MapDistrict

Outlined in bold is the proposed town of Oswego public water district

OSWEGO — State Sen. Patty Ritchie, R-Heuvelton, announced Tuesday a grant to support the town of Oswego’s public water district project. 

The $200,000 in funding will help fund the first phase of a $4.8 million public water plan originally devised through a feasibility study approved by the municipality’s governing board in 2016, according to Oswego Town Supervisor Richard Kaulfuss. The first phase is scheduled to cost the town $2 million, and would extend a sewer line that goes through student housing development Lakeside Commons and into Fred Haynes Boulevard and county Route 89, aiding Rudy’s Lakeside Drive-In and Bev’s Dairy Treat with water management.

“This section of the town of Oswego is not only a popular draw for the local community, college students and visitors, but also an important part of its economy, as it supports a number of jobs,” Ritchie said in a release Tuesday. “A proper sewer system will allow these businesses to better operate, as well as serve to bring new businesses—along with much-needed employment opportunities—into the town.”

Aside from helping current longstanding businesses, Kaulfuss said the funding could be inviting to new businesses.

“This would allow us to share in some of the growth we are seeing in the city of Oswego and nearby communities,” Kaulfuss said. “It benefits the whole region when we all have something to offer for those visiting our area. Senator Ritchie clearly understands this and we cannot thank her enough for helping us ensure some of our biggest draws remain so and making sure our taxpayers are considered every step of the way.”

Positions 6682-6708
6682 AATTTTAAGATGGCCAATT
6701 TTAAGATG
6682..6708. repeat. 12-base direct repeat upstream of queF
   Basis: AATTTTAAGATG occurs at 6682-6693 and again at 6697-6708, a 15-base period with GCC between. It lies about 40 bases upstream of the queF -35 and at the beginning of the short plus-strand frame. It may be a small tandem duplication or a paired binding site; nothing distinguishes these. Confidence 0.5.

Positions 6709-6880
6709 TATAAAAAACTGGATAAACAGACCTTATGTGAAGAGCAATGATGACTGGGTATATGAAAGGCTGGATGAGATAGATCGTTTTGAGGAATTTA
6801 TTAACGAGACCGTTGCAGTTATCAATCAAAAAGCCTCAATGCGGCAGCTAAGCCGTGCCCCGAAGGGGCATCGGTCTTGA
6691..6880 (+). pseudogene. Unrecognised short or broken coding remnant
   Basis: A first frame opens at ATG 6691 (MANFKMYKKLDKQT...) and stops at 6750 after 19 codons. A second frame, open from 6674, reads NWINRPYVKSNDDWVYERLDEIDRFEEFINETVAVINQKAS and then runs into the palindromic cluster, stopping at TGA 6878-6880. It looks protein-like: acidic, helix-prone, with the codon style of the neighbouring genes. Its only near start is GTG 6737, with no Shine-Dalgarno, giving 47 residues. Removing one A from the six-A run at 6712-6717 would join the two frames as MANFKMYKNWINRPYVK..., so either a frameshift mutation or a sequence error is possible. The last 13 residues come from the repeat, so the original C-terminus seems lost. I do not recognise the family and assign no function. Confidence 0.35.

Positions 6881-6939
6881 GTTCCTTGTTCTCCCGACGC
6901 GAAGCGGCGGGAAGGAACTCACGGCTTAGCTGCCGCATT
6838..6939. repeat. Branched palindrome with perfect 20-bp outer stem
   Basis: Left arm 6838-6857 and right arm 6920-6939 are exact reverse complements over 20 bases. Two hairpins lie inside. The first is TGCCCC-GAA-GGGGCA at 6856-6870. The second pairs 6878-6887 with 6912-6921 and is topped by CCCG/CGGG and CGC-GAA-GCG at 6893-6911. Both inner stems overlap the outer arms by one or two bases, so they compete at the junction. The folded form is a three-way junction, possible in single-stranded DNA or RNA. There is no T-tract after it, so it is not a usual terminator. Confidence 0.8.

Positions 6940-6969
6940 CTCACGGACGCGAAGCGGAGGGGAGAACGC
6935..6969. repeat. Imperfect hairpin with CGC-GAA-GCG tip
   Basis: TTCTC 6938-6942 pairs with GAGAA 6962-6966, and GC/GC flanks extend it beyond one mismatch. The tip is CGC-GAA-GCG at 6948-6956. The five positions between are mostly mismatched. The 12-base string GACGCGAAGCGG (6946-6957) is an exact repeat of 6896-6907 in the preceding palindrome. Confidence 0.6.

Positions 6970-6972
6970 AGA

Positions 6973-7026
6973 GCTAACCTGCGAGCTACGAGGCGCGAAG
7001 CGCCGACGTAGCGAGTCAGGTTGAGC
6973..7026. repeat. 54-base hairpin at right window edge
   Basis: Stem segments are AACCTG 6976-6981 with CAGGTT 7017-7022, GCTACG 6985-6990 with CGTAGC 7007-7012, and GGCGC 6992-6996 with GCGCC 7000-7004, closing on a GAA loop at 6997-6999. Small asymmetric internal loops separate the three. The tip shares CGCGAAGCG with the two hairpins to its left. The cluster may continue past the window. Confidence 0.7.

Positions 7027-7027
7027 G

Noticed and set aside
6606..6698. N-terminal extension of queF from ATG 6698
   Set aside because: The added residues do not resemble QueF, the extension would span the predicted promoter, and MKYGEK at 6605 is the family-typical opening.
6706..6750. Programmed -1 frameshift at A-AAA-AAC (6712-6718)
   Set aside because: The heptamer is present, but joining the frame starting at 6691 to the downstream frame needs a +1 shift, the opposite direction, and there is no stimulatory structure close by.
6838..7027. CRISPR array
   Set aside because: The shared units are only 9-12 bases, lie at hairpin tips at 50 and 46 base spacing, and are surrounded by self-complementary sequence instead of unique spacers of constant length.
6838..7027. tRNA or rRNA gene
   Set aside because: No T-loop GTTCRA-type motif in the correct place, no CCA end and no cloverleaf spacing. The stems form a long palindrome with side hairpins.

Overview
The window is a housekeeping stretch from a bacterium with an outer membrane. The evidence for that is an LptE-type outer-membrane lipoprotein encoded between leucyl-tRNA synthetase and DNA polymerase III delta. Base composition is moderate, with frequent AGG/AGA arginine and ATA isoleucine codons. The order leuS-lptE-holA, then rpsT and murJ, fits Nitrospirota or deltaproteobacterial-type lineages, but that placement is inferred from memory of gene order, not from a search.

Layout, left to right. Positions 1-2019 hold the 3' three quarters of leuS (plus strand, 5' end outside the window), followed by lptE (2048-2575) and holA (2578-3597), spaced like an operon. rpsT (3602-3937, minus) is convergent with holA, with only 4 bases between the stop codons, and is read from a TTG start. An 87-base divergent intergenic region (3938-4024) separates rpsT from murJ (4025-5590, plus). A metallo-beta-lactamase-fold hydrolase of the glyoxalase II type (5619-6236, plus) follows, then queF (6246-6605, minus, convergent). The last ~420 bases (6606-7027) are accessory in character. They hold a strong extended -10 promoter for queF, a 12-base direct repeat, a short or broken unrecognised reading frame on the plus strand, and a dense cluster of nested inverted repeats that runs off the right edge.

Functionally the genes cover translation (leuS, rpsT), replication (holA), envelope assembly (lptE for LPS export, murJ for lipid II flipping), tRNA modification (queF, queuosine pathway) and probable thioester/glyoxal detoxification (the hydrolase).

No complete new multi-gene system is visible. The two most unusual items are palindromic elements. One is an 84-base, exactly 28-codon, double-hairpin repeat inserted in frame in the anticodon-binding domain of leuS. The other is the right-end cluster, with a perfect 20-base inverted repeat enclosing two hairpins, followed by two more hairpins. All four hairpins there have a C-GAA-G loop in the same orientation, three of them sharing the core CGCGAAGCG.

Oswego Town currently operates its water management system mostly through private septic tanks, which according to Kaulfuss have become difficult to maintain due to record-setting high Lake Ontario water levels experienced in the past three years.

Kaulfuss said the town’s public water district project will be optional for residents. Currently, the boundaries drawn for the project exclude residential properties, as the town supervisor noted he does not want to mandate residents to be a part of the public water district.

Kaulfuss also added the municipality will seek funding through the state’s Resiliency and Economic Development Initiative (REDI), a plan unveiled by Gov. Andrew Cuomo in late May, which focuses on the strengthening of Lake Ontario shoreline infrastructure and bolstering the economy of municipalities along the Great Lake.

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